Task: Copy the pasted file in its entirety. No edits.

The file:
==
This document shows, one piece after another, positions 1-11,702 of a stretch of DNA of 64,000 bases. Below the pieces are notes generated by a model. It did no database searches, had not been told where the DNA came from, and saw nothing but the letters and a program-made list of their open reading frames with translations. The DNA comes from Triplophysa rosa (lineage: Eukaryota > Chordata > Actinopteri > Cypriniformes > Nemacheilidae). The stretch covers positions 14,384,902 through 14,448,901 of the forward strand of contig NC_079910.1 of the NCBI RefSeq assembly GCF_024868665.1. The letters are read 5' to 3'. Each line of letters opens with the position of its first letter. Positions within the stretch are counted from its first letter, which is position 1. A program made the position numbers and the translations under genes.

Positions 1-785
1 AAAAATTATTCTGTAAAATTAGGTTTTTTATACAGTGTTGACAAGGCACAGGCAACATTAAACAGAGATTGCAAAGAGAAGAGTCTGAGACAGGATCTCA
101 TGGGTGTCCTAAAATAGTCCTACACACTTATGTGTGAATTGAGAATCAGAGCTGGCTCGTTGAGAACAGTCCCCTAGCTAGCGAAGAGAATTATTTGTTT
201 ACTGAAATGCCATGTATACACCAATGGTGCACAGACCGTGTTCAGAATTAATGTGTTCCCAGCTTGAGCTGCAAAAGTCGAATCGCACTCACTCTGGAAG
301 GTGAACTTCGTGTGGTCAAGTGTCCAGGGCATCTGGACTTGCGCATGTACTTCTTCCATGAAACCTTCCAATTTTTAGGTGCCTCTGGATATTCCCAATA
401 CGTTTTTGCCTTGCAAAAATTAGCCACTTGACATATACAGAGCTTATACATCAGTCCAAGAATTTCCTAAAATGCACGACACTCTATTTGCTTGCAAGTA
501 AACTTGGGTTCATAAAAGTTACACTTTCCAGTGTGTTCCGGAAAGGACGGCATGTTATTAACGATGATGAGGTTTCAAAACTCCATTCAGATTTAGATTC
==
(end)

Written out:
This document shows, one piece after another, positions 1-11,702 of a stretch of DNA of 64,000 bases. Below the pieces are notes generated by a model. It did no database searches, had not been told where the DNA came from, and saw nothing but the letters and a program-made list of their open reading frames with translations. The DNA comes from Triplophysa rosa (lineage: Eukaryota > Chordata > Actinopteri > Cypriniformes > Nemacheilidae). The stretch covers positions 14,384,902 through 14,448,901 of the forward strand of contig NC_079910.1 of the NCBI RefSeq assembly GCF_024868665.1. The letters are read 5' to 3'. Each line of letters opens with the position of its first letter. Positions within the stretch are counted from its first letter, which is position 1. A program made the position numbers and the translations under genes.

Positions 1-785
1 AAAAATTATTCTGTAAAATTAGGTTTTTTATACAGTGTTGACAAGGCACAGGCAACATTAAACAGAGATTGCAAAGAGAAGAGTCTGAGACAGGATCTCA
101 TGGGTGTCCTAAAATAGTCCTACACACTTATGTGTGAATTGAGAATCAGAGCTGGCTCGTTGAGAACAGTCCCCTAGCTAGCGAAGAGAATTATTTGTTT
201 ACTGAAATGCCATGTATACACCAATGGTGCACAGACCGTGTTCAGAATTAATGTGTTCCCAGCTTGAGCTGCAAAAGTCGAATCGCACTCACTCTGGAAG
301 GTGAACTTCGTGTGGTCAAGTGTCCAGGGCATCTGGACTTGCGCATGTACTTCTTCCATGAAACCTTCCAATTTTTAGGTGCCTCTGGATATTCCCAATA
401 CGTTTTTGCCTTGCAAAAATTAGCCACTTGACATATACAGAGCTTATACATCAGTCCAAGAATTTCCTAAAATGCACGACACTCTATTTGCTTGCAAGTA
501 AACTTGGGTTCATAAAAGTTACACTTTCCAGTGTGTTCCGGAAAGGACGGCATGTTATTAACGATGATGAGGTTTCAAAACTCCATTCAGATTTAGATTC